Have just come across the full text of Nicolette Jones’s keynote speech at the Eleanor Farjeon Award presentation:
Circumstances have changed a good deal since I began to review books for the younger market. Bookshop chains have come and gone; marketing and advances can be in a different league; online coverage has boomed; libraries have become idea stores; books take a variety of forms, are not always on paper, and can come with all kinds of digital enhancements; festivals have proliferated; authors are more directly connected in many ways with their readers than ever. But through all this there is no doubt that this has been a golden age of children’s books. Every year there are writers and illustrators who make my heart sing. Some of them are in this room. New talent is being found, and published well. Established authors continue to surprise and innovate. Books have got if anything more beautiful and imaginative, against the competition from other media. The classics are still available, being regularly injected with new life by new illustrations, introductions, and jackets. If there are those in this country who do not enjoy reading, it is not a consequence of what books are published. I believe there is truly something for everyone. And the book is as alive as ever.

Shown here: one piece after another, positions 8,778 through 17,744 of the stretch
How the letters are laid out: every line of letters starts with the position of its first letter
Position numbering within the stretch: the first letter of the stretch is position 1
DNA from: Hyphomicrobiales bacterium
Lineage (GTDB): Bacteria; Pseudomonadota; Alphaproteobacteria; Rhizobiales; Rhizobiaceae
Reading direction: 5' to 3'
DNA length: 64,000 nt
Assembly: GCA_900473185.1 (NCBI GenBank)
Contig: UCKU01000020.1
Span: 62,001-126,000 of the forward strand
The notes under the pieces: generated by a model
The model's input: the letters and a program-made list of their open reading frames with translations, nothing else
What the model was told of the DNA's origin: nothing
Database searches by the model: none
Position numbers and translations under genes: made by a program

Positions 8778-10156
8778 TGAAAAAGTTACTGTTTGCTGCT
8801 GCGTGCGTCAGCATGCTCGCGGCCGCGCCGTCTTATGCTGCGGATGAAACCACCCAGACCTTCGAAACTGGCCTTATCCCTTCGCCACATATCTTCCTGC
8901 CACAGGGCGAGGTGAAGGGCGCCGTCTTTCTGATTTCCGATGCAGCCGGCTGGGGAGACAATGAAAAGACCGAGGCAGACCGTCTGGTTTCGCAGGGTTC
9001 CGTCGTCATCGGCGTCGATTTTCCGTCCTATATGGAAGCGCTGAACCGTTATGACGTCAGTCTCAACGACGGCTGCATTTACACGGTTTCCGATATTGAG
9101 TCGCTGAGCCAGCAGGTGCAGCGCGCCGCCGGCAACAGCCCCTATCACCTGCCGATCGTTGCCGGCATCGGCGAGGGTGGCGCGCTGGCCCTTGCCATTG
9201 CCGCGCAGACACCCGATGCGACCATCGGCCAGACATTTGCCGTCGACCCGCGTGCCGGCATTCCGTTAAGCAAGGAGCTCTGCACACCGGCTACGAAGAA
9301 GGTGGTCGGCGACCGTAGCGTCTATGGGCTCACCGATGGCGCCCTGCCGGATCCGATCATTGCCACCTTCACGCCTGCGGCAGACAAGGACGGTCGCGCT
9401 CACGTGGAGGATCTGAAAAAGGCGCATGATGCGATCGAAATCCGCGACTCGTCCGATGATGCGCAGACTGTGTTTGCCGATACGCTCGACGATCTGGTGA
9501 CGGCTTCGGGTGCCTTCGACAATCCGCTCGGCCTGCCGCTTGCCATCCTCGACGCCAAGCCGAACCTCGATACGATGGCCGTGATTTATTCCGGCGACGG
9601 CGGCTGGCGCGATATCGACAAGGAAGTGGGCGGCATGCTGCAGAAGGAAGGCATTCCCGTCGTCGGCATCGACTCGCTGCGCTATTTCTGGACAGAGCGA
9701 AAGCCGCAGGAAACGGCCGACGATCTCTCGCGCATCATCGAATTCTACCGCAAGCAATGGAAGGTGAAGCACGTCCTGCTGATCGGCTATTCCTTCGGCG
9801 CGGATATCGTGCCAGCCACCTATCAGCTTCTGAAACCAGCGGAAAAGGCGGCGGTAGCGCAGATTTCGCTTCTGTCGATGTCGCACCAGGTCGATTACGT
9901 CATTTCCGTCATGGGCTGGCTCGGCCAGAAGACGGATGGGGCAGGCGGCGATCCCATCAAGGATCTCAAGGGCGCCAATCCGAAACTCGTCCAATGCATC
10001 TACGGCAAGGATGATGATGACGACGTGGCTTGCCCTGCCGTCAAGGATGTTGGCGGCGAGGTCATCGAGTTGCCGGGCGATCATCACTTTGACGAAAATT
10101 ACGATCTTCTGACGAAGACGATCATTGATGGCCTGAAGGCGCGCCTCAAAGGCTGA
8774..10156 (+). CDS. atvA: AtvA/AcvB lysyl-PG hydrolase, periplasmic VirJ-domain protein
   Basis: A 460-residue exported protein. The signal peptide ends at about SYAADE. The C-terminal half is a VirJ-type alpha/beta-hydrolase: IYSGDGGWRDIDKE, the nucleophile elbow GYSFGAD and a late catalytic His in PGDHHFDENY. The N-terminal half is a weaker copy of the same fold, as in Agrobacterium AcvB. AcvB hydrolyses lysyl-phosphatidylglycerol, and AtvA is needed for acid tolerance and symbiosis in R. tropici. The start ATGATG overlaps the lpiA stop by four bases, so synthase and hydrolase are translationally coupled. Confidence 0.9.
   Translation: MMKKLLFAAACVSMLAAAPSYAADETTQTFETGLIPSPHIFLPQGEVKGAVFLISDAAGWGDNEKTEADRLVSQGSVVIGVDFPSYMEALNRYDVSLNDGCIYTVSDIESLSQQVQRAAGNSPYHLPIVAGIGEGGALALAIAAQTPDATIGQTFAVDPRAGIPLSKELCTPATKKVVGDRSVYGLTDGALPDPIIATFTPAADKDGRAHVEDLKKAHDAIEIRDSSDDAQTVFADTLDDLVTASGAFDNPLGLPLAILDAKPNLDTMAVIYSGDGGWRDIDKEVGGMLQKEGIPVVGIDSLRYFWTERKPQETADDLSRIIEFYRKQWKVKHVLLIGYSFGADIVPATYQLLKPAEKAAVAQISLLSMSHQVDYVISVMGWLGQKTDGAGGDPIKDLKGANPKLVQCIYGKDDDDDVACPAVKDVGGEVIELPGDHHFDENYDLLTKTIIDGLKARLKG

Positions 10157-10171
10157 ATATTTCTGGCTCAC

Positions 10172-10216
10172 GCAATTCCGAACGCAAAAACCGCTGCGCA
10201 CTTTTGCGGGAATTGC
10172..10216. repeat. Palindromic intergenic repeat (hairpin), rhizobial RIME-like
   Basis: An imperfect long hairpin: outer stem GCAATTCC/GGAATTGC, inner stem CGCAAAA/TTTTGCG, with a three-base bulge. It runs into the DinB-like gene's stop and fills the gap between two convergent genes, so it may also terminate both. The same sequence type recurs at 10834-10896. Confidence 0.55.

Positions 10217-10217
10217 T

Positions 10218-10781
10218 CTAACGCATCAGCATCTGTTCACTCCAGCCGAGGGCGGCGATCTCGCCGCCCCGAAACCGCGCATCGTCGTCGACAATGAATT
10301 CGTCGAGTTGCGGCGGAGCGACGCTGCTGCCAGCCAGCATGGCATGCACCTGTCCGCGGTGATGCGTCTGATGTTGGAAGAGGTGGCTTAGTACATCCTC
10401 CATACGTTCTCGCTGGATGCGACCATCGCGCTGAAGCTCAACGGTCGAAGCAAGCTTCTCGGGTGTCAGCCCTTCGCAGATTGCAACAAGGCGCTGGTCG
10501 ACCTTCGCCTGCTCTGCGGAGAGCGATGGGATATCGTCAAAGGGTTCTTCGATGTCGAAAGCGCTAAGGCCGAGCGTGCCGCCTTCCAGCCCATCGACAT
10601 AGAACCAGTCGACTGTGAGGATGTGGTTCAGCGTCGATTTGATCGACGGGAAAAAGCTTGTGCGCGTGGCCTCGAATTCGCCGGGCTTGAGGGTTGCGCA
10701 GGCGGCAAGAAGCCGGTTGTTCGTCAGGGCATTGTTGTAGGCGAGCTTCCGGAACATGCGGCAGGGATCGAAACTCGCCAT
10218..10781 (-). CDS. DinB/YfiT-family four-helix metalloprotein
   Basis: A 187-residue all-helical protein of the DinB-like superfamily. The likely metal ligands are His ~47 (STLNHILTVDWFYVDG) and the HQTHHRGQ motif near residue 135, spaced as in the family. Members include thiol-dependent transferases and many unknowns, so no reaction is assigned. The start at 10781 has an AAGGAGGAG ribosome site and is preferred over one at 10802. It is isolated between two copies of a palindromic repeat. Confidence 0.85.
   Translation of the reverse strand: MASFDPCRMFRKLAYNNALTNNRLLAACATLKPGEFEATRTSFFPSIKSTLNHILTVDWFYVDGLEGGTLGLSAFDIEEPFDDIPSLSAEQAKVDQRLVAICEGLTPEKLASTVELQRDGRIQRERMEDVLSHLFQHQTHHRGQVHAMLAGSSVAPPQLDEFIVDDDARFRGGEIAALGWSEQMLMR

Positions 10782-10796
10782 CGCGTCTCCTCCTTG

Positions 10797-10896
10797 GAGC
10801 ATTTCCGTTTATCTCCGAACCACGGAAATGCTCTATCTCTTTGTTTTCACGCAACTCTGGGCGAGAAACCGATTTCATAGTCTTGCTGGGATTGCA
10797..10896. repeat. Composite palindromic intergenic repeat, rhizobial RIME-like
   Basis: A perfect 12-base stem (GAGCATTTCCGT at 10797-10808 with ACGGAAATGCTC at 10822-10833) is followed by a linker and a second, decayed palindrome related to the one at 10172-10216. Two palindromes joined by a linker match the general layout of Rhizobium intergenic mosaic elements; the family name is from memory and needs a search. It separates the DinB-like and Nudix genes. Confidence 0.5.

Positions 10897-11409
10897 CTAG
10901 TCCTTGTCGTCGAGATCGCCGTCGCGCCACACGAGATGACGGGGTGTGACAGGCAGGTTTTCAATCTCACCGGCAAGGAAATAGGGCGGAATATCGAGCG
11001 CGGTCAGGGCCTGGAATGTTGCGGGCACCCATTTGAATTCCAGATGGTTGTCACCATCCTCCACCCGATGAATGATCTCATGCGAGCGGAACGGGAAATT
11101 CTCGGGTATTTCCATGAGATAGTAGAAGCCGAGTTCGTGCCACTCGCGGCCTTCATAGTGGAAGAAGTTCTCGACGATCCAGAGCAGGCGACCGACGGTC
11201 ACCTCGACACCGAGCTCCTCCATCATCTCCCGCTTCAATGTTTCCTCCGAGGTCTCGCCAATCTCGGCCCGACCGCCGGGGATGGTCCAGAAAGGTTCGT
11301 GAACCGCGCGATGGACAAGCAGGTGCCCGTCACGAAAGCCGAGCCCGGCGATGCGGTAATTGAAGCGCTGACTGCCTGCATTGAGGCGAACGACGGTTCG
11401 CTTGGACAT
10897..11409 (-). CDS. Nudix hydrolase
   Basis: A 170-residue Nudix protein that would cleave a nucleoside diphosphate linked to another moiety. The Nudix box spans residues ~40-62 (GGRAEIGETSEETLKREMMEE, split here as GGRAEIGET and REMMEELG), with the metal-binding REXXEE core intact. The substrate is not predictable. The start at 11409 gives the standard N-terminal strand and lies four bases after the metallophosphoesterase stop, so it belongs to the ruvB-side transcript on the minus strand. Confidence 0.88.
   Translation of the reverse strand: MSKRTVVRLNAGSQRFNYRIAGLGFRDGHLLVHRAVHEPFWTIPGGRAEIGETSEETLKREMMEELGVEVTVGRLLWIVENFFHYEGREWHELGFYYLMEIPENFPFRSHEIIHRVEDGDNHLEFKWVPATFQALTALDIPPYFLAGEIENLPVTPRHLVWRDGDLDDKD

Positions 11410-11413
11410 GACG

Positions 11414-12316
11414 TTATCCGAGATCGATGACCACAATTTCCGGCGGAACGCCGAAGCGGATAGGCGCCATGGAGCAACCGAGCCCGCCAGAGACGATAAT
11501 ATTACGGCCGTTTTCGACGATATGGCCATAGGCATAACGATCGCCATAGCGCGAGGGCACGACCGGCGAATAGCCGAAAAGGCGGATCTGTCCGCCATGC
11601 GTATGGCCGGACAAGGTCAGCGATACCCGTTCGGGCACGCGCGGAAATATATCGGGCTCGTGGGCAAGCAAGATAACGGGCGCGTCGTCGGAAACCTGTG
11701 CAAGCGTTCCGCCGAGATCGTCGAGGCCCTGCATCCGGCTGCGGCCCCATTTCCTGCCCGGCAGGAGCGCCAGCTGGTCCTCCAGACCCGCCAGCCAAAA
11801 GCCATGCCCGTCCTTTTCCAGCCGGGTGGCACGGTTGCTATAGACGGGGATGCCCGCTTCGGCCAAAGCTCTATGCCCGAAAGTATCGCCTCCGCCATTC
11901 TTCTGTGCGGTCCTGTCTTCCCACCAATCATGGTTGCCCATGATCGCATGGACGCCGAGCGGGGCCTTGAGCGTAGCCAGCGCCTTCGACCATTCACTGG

I may sound Pollyannaish about this; there are of course still things that should change. Public libraries must be defended and promoted, and all the good work being done in them made universal. All schools should have properly stocked libraries, and whole books need to be read in classrooms, and teachers trained about children’s literature, including picturebooks, which I would be very glad to see on the art A Level curriculum. There are opportunities not being taken for using television to enlighten people about children’s books – where is the magazine programme that reflects the variety and excitement of our lives in children’s publishing? Even newspaper coverage, despite new online opportunities, misses stories all the time about children’s books that are worth telling just from a journalistic point of view. And the potential of all kinds of reading to make a difference to those recent sobering literacy statistics has yet to be realised.